Choosing between internet services providers for your home or business can be a challenge. Depending on where you live, you may be looking at a lot of options or hardly any at all. And the range of service provider offerings - cable, satellite broadband, and bundles - along with varying pricing adds another layer of complexity. Your choice can have a big impact on your ability to work, play, and stay connected, so it makes sense to look into all of the options available in your area.
Your first step should be comparing ISPs in your area. Below, you'll find a list of the best options for internet and TV services across the US, with unbiased recommendations to help you compare ISPs and find the right company for you or your business. The list highlights the benefits of most of the providers in the nation; you can also search for internet service providers by state.
DIRECTV provides Television services.Details
Dish Network provides Television services.Details
Verizon Fios Fiber provides Fiber Internet services.Details
EarthLink Wireless Home Internet provides Fixed Wireless Internet services.Details
Once you've identified the internet service providers operating in your area, consider what type of internet will give you the best value and speed for your money. If you're in an area with a lot of coverage, you may be able to choose between cable, DSL, fiber, wireless, or satellite internet. Here's a quick look at each:
Cable broadband leverages existing high-bandwidth cable television networks to provide internet to customers, allowing cable companies to offer money-saving bundles that include TV service (and sometimes phone). Cable broadband tends to be faster than DSL, though speeds may be less stable during peak hours.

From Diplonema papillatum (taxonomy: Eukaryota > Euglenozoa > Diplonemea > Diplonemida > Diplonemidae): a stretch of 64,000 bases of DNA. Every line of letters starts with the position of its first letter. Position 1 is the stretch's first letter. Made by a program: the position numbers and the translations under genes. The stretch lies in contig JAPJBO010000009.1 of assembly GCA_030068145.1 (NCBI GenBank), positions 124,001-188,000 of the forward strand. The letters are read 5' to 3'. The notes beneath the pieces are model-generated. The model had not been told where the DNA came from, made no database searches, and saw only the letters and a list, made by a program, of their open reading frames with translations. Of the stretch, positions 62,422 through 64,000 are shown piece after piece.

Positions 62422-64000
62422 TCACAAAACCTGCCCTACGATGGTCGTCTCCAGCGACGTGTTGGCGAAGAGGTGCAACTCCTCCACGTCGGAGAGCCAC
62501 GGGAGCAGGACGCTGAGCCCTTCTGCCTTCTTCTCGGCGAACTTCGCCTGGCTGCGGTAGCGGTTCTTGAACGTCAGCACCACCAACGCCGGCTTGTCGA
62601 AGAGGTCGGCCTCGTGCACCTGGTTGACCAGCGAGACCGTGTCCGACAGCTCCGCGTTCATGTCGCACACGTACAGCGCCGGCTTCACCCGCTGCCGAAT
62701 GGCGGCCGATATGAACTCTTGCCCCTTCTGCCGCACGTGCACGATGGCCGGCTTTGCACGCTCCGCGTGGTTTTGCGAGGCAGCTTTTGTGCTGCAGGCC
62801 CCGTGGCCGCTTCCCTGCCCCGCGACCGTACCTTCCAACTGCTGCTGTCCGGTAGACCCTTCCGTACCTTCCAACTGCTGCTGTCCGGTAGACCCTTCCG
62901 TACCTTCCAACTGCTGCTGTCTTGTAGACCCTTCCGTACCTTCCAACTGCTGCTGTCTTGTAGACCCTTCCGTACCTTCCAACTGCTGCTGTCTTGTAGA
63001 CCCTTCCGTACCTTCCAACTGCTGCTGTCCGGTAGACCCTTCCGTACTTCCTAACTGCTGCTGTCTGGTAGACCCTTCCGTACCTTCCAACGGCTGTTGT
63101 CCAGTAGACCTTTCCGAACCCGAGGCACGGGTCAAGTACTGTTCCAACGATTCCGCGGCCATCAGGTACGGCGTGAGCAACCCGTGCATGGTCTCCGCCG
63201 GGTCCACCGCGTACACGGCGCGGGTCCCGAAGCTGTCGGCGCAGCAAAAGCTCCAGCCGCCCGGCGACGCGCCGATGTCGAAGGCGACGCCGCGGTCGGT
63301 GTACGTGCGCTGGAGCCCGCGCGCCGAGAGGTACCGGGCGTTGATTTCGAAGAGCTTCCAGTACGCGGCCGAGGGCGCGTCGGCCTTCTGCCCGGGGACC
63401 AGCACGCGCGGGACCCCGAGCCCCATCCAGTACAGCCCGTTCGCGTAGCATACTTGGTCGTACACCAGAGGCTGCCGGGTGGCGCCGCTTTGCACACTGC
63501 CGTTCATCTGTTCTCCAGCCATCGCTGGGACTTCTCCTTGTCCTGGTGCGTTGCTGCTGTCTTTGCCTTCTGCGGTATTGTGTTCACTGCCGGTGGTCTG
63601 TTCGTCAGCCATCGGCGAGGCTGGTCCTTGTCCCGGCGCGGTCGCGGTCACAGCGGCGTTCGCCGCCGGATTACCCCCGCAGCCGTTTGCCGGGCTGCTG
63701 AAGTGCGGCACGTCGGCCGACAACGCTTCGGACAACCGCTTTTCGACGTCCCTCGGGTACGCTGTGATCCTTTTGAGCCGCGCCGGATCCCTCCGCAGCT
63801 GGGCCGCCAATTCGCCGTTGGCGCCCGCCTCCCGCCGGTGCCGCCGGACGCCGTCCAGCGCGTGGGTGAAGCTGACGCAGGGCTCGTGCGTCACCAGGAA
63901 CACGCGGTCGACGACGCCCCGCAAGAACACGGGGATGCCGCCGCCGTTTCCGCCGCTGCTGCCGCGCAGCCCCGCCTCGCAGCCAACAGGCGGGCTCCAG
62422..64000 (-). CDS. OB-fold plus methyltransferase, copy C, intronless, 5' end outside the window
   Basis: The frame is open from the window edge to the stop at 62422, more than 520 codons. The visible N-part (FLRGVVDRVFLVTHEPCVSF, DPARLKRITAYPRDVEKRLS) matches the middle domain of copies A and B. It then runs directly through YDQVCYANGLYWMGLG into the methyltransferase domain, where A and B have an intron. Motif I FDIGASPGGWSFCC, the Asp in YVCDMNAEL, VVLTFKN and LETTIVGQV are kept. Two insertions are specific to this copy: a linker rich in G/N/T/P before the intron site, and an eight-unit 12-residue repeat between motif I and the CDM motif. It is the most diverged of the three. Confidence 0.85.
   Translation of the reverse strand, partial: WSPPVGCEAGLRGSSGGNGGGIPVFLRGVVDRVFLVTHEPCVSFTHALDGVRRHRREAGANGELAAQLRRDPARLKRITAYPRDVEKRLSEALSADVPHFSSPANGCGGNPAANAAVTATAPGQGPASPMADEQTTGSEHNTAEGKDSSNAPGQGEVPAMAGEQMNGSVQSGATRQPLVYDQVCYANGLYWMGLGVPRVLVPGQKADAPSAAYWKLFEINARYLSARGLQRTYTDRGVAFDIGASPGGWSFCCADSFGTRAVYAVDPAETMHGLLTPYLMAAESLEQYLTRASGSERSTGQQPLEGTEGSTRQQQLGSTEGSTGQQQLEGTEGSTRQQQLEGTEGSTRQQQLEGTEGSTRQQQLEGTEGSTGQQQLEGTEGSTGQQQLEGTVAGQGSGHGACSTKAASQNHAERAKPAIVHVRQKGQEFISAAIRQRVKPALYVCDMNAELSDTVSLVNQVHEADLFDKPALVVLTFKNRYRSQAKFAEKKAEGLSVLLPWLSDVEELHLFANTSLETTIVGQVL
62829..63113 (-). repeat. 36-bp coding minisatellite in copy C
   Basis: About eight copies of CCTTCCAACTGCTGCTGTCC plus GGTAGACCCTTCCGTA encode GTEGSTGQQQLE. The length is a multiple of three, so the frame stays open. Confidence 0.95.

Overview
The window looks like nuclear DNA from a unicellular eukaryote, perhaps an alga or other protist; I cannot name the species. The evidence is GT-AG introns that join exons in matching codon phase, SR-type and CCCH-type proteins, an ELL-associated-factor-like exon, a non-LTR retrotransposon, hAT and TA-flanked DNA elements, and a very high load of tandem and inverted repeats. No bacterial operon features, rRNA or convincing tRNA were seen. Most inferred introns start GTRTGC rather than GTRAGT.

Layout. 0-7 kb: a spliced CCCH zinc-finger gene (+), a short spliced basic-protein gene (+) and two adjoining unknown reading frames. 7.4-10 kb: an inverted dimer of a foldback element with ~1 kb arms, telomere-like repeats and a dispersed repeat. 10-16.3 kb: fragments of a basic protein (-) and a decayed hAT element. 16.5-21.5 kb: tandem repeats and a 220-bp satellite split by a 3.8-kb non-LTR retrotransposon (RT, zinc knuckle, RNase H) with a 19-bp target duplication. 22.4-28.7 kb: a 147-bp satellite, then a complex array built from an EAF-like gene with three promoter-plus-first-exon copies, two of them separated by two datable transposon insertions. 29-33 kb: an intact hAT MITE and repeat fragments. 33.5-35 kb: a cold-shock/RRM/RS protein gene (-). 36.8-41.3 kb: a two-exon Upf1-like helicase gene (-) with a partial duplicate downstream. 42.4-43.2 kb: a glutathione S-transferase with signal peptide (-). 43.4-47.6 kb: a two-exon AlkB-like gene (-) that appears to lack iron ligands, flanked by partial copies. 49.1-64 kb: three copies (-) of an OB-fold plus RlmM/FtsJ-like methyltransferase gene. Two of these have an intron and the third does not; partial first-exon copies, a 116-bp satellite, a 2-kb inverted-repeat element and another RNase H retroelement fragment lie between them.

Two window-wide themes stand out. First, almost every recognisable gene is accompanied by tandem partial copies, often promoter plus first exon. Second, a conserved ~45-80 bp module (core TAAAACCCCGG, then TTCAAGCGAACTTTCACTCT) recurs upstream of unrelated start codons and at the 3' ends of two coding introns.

DSL stands for Digital Subscriber Line and operates over your phone line to deliver consistent speeds that are now comparable to cable. It's often less expensive than other broadband options and tends to be very stable.
Fiber optic service (FiOS) is relatively new and operates over a network of fiber optic lines. There are only a few major providers delivering FiOS, but it has the advantage of being one of the fastest types of internet delivery.
Wireless (also known as Wi-Fi internet) is quickly becoming one of the most widely distributed internet access methods. As networks expand, more customers have access to high-speed internet in areas where the infrastructure for wired broadband services is nonexistent.
Satellite makes use of satellites to send internet service to customers in rural areas where DSL, cable, and fiber aren't available. It tends to be more expensive than other options, but for the people who choose it, satellite broadband is sometimes the only option.
Your goal may be to get the most bandwidth for your money, but that shouldn't be your only concern. Always make sure the high speed internet plans you're comparing by price have similar download and upload speeds. Be aware that some services will require you to rent or buy equipment, or to pay to have equipment installed on your home.
Bundles may seem like the most attractive option, but sometimes the advertised cost is actually a time-limited promotional price. Be sure you understand your ISP's service limitations (e.g., data caps or restrictions). And know that many special features aren't as useful as they seem. For instance, you can find your own email address or anti-virus program, while add-ons like free 24/7 customer support and anytime Wi-Fi hotspot access are much more valuable.
Ready to learn more? Start comparing the internet service providers in your area.